A simple blood test can predict which women are at risk of pre-eclampsia, a complication of pregnancy, in time to prevent it before symptoms appear. This study showed that a risk factor that can be detected many weeks before symptoms appear may be able to predict who will develop pre-eclampsia. Women who developed pre-eclampsia had higher-than-normal levels of a protein called SHBG early in pregnancy.
Pre-eclampsia is seen in about 5% of pregnant women and is marked by high blood pressure, fluid retention and protein in the urine. If not taken care of, it can lead to eclampsia- with potentially fatal seizures, liver or kidney failure. Both mother and baby are at risk.
Wolf, and his colleagues looked at data from a study of more than 5,000 women who had various tests during pregnancy. They found 56 who had pre-eclampsia, and compared their tests to 90 women who did not. The pre-eclampsia patients had unusually low levels of a protein called SHBG or sex hormone binding globulin in early pregnancy.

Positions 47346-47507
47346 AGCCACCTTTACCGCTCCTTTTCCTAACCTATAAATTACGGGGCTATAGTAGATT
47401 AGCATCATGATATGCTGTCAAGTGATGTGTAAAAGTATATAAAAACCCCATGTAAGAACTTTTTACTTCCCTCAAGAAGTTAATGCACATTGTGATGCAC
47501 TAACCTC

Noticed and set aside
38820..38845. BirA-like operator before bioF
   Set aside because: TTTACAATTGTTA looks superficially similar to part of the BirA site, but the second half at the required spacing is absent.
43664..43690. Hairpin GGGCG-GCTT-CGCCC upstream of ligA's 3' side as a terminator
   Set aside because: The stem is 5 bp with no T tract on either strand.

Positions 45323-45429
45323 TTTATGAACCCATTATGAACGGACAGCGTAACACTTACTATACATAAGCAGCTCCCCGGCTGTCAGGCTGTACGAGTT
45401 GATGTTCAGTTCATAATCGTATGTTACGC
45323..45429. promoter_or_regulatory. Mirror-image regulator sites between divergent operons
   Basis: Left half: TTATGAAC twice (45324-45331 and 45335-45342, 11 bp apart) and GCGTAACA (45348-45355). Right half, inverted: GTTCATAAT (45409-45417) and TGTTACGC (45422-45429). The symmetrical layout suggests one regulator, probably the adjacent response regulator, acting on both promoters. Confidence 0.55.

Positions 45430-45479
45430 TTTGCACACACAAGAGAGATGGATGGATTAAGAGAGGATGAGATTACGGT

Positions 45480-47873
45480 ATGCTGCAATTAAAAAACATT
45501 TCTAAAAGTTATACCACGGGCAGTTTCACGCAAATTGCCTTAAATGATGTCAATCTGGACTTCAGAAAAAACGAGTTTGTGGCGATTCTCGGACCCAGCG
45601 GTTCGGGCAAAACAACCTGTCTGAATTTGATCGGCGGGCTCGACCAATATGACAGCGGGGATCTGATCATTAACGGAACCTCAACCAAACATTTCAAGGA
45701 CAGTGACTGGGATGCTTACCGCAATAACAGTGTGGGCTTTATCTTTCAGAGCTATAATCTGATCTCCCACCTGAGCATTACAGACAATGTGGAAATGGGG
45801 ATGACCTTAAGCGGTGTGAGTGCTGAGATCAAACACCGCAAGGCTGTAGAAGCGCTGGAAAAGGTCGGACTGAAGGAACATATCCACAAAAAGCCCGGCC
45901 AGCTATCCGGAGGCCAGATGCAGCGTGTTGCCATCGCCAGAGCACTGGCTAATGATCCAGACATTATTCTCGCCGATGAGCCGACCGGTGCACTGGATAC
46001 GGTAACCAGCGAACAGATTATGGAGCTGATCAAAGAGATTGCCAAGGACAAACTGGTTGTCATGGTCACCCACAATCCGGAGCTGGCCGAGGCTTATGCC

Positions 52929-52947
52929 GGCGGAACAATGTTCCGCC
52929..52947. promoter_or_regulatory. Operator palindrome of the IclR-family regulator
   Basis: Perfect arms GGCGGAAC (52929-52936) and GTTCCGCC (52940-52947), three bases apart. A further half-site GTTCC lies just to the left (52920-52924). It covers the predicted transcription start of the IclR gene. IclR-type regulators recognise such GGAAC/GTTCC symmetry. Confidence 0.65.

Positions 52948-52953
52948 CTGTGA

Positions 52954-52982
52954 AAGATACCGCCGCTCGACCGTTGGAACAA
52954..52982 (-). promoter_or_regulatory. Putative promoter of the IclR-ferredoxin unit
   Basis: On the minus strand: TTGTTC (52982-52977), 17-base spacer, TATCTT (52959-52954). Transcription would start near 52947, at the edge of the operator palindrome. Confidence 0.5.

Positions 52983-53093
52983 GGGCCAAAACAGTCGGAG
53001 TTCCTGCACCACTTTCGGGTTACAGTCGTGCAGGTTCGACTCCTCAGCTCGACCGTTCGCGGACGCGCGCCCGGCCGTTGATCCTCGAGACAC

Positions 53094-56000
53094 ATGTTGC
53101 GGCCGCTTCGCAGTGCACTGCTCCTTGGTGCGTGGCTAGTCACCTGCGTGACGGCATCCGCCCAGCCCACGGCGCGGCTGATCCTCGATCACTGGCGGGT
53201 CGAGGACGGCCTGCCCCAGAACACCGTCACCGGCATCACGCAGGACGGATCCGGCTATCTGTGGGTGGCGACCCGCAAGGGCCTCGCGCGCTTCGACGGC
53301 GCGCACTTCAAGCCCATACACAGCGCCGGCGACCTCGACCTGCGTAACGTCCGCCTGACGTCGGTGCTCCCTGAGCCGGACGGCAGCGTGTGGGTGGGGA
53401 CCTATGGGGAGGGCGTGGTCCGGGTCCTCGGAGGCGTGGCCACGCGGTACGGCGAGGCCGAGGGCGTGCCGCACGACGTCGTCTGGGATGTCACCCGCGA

The protein is associated with insulin resistance, a condition that can sometime lead to diabetes. Both overweight and lean women who had the low levels of SHBG went on to develop pre-eclampsia. "It also may provide the only clue that a lean woman is at elevated risk. There might be a window of opportunity in the first trimester when preventive treatment could be successful, but until now we did not have a simple way to identify high-risk women," wolf said.